My blog is dedicated to the exploration of industrial hemp in America including the rich history of all forms of cannabis, the evolving law and politics of hemp and marijuana, the many products made from cannabis and the capacity, real or imagined, of hemp to re-industrialize rural America and revitalize the American family farm.
Severe drought and a decline in tobacco production are pushing officials to probe hemp for its potential to boost a sagging economy in Malawi in southern Africa. With hemp trials set to get underway within months, amendments to current legislation are being proposed would at least partially legalize hemp, sources say.
That could be a good sign for Malawi hemp firm Invegrow, which was the first company to begin pushing the crop in the country. Invegrow got the first license to set up hemp trials in 2015. It’s financing the trials on land provided by the government, which also assigned a researcher to the team conducting the tests.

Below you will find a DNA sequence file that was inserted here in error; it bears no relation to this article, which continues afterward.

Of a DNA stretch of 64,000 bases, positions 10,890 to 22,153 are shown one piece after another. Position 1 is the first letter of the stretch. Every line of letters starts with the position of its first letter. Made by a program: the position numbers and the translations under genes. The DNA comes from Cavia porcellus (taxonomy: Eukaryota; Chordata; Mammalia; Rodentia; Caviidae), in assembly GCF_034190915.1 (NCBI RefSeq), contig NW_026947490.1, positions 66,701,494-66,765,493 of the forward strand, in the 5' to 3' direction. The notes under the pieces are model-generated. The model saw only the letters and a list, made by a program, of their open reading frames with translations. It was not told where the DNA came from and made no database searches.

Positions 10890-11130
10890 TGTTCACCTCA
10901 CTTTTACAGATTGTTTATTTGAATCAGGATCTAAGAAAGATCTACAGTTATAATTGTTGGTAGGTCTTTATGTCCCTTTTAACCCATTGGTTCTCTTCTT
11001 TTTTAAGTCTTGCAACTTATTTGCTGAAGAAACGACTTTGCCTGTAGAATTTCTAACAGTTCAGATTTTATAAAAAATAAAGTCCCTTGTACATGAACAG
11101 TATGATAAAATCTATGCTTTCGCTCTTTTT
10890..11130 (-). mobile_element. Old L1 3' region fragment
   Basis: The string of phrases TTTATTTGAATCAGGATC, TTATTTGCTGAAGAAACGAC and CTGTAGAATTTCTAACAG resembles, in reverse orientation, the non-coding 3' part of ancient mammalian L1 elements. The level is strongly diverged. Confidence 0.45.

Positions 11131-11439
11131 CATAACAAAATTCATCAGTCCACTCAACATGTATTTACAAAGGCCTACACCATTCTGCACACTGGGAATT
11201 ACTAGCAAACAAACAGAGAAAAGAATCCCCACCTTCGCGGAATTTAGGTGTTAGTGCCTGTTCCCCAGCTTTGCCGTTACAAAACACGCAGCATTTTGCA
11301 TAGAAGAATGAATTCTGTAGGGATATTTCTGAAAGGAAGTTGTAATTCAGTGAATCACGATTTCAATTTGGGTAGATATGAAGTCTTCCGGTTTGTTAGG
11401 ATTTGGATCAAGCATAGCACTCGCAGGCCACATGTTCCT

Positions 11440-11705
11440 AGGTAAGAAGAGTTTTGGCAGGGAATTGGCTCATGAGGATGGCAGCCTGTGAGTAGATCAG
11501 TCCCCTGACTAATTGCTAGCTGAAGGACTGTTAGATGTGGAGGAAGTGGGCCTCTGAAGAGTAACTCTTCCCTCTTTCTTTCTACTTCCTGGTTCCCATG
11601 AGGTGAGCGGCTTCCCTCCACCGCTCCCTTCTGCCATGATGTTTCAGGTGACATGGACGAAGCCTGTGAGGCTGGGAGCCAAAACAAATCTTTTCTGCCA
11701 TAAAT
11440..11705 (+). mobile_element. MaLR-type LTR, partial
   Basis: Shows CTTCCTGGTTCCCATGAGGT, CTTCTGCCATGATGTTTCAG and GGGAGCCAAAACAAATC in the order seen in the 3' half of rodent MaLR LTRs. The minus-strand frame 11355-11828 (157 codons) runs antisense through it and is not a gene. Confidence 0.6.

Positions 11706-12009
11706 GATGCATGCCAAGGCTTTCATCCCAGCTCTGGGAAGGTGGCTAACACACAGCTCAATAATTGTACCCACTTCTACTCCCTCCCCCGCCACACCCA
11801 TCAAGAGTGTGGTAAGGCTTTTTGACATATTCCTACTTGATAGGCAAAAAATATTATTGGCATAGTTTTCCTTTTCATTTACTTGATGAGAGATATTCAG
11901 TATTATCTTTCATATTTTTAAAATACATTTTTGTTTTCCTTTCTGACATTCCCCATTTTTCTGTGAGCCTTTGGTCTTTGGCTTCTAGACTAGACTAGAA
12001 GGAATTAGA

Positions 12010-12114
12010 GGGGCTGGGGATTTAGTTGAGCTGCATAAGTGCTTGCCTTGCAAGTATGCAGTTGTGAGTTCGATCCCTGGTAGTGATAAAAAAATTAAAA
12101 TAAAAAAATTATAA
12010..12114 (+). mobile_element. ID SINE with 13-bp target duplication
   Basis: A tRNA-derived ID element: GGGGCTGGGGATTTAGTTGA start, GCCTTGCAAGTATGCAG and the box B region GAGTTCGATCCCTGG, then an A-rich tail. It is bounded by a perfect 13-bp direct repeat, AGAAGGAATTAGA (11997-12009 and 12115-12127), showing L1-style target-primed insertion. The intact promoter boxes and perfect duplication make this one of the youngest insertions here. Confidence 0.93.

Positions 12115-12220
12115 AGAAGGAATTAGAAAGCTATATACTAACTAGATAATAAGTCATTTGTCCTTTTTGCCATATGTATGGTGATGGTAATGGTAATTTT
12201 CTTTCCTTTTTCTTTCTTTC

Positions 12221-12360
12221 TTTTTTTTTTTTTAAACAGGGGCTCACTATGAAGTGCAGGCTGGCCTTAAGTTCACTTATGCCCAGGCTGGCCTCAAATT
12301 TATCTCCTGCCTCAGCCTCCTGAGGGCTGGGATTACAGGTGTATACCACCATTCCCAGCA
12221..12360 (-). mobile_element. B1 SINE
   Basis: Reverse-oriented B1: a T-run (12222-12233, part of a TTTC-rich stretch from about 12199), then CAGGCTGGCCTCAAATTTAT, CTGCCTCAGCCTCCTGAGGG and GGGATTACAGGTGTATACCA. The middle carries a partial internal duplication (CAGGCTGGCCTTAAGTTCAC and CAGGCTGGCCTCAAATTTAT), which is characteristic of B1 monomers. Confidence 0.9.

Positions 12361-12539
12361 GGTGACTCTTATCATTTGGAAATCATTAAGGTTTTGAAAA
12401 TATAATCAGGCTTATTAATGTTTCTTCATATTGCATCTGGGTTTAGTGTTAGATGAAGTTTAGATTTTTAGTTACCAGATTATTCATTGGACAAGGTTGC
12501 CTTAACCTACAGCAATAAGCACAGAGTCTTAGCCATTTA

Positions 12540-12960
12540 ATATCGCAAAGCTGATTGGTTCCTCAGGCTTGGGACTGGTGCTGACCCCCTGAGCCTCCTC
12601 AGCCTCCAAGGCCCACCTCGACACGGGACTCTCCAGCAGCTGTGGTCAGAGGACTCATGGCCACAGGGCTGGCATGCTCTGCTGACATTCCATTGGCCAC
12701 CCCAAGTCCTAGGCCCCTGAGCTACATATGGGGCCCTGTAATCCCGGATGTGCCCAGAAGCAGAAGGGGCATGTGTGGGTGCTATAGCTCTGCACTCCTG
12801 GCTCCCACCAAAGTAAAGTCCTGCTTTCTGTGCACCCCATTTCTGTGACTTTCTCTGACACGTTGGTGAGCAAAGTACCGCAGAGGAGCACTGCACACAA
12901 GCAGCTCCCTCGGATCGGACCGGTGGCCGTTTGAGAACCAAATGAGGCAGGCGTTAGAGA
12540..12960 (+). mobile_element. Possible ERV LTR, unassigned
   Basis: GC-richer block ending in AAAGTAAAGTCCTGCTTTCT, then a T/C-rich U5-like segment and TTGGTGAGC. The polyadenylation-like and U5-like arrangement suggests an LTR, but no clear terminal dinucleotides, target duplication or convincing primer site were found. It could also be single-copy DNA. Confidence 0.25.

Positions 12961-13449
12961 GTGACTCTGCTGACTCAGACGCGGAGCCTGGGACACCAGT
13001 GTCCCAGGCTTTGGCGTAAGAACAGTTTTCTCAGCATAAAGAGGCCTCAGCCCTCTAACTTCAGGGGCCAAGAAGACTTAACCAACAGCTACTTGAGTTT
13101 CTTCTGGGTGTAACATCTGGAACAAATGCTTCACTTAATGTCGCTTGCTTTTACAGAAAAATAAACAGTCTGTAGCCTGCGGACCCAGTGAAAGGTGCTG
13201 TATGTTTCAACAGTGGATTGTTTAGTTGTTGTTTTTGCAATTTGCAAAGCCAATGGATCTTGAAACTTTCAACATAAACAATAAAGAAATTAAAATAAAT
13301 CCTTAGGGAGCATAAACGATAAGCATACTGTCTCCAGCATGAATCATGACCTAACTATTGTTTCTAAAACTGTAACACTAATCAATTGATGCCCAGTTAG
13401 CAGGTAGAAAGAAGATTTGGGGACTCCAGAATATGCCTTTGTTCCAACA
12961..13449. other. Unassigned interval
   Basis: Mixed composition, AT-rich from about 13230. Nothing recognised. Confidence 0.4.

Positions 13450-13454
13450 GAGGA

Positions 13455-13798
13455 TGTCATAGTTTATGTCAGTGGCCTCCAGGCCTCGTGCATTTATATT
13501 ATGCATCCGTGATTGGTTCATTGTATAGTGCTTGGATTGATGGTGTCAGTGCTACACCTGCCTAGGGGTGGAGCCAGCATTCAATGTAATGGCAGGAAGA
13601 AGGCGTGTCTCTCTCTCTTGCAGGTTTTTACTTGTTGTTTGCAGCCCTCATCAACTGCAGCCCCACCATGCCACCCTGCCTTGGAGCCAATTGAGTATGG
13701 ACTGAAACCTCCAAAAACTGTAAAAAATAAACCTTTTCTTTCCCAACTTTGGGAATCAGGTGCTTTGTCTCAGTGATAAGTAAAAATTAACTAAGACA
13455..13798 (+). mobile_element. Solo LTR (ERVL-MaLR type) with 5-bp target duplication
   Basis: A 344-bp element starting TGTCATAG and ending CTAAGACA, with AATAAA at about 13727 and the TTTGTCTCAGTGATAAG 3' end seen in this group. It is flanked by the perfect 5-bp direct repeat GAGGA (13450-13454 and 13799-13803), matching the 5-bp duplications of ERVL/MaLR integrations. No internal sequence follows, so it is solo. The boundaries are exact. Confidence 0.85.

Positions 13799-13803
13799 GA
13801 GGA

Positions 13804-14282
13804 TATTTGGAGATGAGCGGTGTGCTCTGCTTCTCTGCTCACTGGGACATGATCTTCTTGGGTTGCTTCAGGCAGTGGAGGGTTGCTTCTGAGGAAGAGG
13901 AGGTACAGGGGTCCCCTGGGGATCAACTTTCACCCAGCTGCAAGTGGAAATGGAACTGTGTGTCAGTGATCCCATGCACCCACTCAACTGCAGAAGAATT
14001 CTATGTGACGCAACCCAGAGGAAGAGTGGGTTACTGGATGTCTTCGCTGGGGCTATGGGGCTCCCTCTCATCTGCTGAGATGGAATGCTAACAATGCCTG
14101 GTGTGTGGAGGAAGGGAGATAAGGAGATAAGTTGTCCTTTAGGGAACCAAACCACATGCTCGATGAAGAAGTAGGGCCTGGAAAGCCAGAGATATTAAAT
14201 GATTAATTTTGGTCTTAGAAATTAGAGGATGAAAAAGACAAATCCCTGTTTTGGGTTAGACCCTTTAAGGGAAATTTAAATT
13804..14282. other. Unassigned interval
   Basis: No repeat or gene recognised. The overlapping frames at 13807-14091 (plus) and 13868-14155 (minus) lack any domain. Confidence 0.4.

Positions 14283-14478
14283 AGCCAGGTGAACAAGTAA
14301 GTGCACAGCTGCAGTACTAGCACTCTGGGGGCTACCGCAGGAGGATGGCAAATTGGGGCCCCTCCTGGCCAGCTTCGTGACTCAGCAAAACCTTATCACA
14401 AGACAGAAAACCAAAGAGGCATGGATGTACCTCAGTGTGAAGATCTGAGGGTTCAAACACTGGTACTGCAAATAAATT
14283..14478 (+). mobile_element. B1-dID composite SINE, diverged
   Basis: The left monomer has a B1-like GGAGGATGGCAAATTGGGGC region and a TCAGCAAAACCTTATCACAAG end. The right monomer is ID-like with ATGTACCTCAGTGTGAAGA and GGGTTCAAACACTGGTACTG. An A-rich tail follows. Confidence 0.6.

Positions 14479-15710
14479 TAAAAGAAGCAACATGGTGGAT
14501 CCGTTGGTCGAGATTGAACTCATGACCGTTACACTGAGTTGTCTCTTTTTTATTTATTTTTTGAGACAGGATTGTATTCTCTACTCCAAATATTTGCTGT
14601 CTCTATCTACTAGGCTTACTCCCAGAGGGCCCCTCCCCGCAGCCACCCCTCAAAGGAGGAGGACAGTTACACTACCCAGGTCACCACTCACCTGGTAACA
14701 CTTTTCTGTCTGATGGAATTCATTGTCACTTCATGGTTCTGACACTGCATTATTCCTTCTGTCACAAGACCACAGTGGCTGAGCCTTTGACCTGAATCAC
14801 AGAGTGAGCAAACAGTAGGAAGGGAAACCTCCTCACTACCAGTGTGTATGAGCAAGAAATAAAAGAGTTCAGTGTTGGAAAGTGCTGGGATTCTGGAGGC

Still, the lingering conflation of hemp and marijuana may hold back broader development as Malawi, like other African governments, relies heavily on international aid from funders such as the World Bank and the United States Agency for International Development. Malawi officials could fear those funds would be withheld if the country goes full-on for development of a hemp industry. Malawi has traditionally lumped industrial hemp with marijuana.